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Energy from Waste Policy

The Queensland Government has developed the Energy from Waste Policy (PDF, 1.1 MB) (the Policy), which supports the implementation of the Waste Management and Resource Recovery Strategy as one of its action plans.

Energy from Waste (EfW) refers to converting residual wastes into fuels, or energy in the form of electricity, heat, or cooling. EfW supports the transition towards a circular economy by enabling the value of residual waste, which has no practical reuse or recycling channel and would otherwise be disposed of, to be retained in the economy for longer.

The Policy provides guidance for establishing EfW facilities in Queensland and is not a statutory document. It outlines important technical, environmental, regulatory, and social or community outcomes for proponents of EfW facilities to achieve. These include demonstrating the operational performance of proposed facilities, engaging appropriately with potentially affected communities and being good neighbours, using only residual waste for energy recovery, and achieving high levels of energy recovery and environmental protection.

To align with priorities under the Queensland Biofutures 10-Year Roadmap and Action Plan, the Policy outlines a preference for industries that produce higher value commodities such as solid or liquid fuels from residual waste materials, over the production of electricity and heat.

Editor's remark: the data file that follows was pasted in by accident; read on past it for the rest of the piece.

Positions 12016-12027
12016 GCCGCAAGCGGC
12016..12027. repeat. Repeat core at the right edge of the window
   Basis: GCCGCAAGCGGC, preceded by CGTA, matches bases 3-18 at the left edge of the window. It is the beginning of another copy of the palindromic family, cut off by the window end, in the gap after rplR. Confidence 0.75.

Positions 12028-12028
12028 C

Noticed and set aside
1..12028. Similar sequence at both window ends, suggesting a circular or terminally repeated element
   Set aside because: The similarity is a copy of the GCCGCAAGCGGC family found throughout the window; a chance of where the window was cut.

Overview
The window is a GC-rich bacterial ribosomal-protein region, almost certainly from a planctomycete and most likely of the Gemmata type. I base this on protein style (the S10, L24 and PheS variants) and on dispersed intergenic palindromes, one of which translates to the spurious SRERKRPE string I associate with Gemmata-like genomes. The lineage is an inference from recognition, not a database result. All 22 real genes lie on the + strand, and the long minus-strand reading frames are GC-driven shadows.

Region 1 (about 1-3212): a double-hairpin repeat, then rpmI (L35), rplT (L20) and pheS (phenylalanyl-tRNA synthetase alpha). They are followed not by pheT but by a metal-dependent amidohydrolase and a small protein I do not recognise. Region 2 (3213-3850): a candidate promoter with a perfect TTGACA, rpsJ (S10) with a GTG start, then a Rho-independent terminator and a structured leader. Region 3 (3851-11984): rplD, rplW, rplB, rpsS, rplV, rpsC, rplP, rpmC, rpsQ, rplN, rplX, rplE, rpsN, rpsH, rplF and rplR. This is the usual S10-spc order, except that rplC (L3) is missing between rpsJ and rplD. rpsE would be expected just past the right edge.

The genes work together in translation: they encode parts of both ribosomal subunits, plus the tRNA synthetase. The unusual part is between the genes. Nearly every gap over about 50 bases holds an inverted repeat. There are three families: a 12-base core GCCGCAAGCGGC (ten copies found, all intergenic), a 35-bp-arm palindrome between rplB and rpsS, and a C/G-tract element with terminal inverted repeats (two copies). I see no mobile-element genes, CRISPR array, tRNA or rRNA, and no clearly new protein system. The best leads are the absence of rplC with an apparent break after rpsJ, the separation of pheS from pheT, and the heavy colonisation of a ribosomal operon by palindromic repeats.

The Policy has been updated (December 2021) to include a stronger focus on the Precautionary Principle and to highlight the importance of siting EfW facilities in locations that reduce potential impacts and unintended consequences. EfW facilities cannot be located within or near sensitive land uses in the urban footprint such as (but not limited to) residential, aged care or child care facilities.

Three new guiding principles have also been included in the updated Policy to outline where development of EfW facilities would be supported, namely where:

  • the proposed facility is consistent with the intended or planned development for the proposed location
  • situated away from current and future sensitive land uses
  • economic benefits can be realised through colocation with resource recovery industries in precincts supported by existing or planned infrastructure.

Supporting guideline

The Policy is supported by the EfW Guideline (PDF, 3.1 MB) (the Guideline), which provides further guidance on the scope, intention and application of the Policy. The Guideline provides case studies that showcase facilities achieving the Policy outcomes. The Guideline may be used by:

  • proponents when planning and conduction EfW activities
  • community members wishing to better understand the Policy and associated guidance provided to proponents, and how proponents are expected to address community and environmental concerns
  • state departments and local governments as a general reference for assessment and management of EfW facilities.

References